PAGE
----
Mentorship: The Good, The Bad, and The Ugly
with Evelyn Lau, Susan Scott, and Isabella Wang.
The right mentor can mean the difference between a writer struggling with invisibility and finally feeling heard. But what does “right” even mean? Is chemistry important? What are the signs of a mentorship that is transformative versus transactional? How do you know when you’re ready for mentoring—or to step up as a mentor? Join Evelyn Lau, Susan Scott, and Isabella Wang in exploring the ethics, joys, perks, and benefits of this vital relationship in the writing world.
Evelyn Lau has authored thirteen books. Her memoir Runaway: Diary of a Street Kid (HarperCollins, 1989), published when she was eighteen, was made into a CBC movie starring Sandra Oh. Evelyn’s prose books have been translated into a dozen languages; her poetry has received numerous awards. She has been writer-in-residence at UBC, Kwantlen and VCC, as well as Distinguished Visiting Writer at the University of Calgary. Evelyn was Poet Laureate for the City of Vancouver (2011-2014).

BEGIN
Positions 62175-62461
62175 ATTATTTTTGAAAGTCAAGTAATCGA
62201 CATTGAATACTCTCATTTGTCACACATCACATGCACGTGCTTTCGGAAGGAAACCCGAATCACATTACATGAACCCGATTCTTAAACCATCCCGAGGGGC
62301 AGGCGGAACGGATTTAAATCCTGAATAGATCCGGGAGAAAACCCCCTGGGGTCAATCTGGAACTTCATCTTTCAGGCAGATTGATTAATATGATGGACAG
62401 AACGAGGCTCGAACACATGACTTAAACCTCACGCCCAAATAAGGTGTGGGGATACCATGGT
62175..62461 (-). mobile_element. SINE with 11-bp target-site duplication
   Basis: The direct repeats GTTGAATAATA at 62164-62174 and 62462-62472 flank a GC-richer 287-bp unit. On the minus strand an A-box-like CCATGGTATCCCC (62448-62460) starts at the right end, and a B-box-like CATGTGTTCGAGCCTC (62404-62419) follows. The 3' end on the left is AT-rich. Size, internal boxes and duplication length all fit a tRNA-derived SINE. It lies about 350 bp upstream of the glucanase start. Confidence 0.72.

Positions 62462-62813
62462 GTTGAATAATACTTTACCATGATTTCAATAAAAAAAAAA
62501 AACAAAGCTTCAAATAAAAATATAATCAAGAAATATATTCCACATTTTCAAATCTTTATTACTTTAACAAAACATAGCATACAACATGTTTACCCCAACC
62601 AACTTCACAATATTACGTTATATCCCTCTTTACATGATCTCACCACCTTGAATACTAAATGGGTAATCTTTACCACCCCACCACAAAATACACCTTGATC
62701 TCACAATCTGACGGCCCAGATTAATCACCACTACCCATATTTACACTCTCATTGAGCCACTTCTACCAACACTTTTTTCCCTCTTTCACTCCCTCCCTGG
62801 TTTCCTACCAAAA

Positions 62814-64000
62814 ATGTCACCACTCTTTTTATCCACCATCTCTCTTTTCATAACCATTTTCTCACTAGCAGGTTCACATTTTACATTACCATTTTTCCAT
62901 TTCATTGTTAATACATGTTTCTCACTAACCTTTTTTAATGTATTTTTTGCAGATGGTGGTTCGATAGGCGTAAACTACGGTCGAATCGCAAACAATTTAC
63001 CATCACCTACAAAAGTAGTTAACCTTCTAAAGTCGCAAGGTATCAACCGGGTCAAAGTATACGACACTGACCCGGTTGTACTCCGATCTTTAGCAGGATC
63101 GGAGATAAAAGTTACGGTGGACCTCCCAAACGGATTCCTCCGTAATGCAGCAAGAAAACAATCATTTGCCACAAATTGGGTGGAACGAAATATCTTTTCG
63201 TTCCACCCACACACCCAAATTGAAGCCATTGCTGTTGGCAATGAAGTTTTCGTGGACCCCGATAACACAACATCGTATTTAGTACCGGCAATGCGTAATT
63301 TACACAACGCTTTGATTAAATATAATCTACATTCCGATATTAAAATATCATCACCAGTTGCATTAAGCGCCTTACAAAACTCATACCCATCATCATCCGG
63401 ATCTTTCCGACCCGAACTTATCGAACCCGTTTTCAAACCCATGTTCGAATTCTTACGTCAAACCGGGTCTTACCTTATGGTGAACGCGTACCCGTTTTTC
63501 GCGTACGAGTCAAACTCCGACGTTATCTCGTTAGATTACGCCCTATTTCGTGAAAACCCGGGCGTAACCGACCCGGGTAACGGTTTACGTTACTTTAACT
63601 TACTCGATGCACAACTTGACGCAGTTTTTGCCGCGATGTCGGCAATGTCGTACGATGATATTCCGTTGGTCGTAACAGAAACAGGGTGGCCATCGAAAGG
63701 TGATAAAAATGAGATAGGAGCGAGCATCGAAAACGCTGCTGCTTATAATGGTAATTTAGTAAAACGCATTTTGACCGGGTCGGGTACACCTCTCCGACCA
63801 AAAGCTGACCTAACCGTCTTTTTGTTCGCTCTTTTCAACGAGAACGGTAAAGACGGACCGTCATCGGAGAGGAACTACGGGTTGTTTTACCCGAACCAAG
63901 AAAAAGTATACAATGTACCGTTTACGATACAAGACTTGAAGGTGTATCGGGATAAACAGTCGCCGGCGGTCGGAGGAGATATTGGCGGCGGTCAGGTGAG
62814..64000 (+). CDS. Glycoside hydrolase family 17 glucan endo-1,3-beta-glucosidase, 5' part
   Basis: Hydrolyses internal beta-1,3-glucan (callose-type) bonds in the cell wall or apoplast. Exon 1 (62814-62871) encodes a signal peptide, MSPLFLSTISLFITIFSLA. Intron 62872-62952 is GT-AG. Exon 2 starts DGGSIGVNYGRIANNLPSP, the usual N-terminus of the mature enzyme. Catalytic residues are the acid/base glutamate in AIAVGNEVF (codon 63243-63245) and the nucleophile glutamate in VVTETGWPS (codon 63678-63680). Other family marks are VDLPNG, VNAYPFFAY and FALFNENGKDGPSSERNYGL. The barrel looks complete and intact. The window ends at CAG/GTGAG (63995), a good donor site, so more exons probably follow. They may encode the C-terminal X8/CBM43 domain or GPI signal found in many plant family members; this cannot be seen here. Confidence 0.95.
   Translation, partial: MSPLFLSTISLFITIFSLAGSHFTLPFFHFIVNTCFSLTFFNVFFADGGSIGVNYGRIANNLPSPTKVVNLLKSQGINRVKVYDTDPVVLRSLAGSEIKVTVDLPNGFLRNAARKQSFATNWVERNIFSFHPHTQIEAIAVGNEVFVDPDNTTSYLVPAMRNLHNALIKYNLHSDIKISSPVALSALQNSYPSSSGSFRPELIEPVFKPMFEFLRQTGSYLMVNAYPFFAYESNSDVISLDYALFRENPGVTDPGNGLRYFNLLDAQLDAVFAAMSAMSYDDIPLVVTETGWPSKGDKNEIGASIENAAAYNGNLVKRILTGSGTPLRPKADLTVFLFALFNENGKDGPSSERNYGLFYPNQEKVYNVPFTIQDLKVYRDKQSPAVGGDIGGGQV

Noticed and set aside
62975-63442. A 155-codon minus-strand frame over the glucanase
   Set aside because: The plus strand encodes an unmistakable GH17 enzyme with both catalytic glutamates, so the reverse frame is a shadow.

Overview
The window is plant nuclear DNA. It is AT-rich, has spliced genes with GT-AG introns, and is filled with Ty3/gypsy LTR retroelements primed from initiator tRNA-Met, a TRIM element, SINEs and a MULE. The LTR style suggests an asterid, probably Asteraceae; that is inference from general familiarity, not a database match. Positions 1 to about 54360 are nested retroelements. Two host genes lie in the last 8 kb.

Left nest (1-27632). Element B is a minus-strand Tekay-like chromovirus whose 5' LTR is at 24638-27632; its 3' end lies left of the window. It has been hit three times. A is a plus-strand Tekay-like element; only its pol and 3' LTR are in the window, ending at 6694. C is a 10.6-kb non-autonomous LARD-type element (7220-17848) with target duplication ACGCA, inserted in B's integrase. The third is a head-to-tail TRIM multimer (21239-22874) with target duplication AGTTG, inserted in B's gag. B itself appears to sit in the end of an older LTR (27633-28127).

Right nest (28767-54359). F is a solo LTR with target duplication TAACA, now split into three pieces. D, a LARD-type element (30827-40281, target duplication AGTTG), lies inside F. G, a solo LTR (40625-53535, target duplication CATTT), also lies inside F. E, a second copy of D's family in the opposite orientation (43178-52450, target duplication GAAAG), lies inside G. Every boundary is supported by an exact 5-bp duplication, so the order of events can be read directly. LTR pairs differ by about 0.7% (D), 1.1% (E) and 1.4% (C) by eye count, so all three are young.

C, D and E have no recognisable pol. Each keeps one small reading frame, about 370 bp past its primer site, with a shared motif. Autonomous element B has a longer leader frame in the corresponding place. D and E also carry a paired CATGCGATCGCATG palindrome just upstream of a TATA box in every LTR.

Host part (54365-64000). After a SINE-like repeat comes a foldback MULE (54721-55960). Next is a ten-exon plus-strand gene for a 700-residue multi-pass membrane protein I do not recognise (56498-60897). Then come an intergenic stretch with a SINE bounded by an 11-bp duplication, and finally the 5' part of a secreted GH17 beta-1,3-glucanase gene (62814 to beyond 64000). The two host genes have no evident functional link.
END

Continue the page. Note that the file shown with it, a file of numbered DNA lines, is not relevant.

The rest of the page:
Susan Scott has an ear for the sublime, the personal, and edgy. Transgressive storytelling that inspires change informs her life-writing webinars and collaborations with fellow artists, activists, and scholars. As TNQ’s lead nonfiction editor (2012-9), she
championed neglected voices and attracted National Magazine Award-winning work that went on to Best Canadian- and Best American Essays. As a contributing editor, she directs the Wild Writers Mentorship Program. Learn more from her website. Or check out her latest book, Body & Soul, and see why Sarah Selecky calls this unorthodox collection “a revelation.
Isabella Wang is the author of the chapbook, On Forgetting a Language (Baseline Press 2019), and her full-length debut, Pebble Swing (Nightwood Editions, 2021). Among other recognitions, she was most recently shortlisted for Arc’s Poem of the Year award and was the youngest writer to be shortlisted twice for The New Quarterly’s Edna Staebler Essay Contest. Her poetry and prose have appeared in over thirty literary journals and three anthologies. She is an editor at Room magazine. Her current projects include a second poetry manuscript, Choreography of Forgetting, and her poetic, sociological memoir, Memory Home Lane.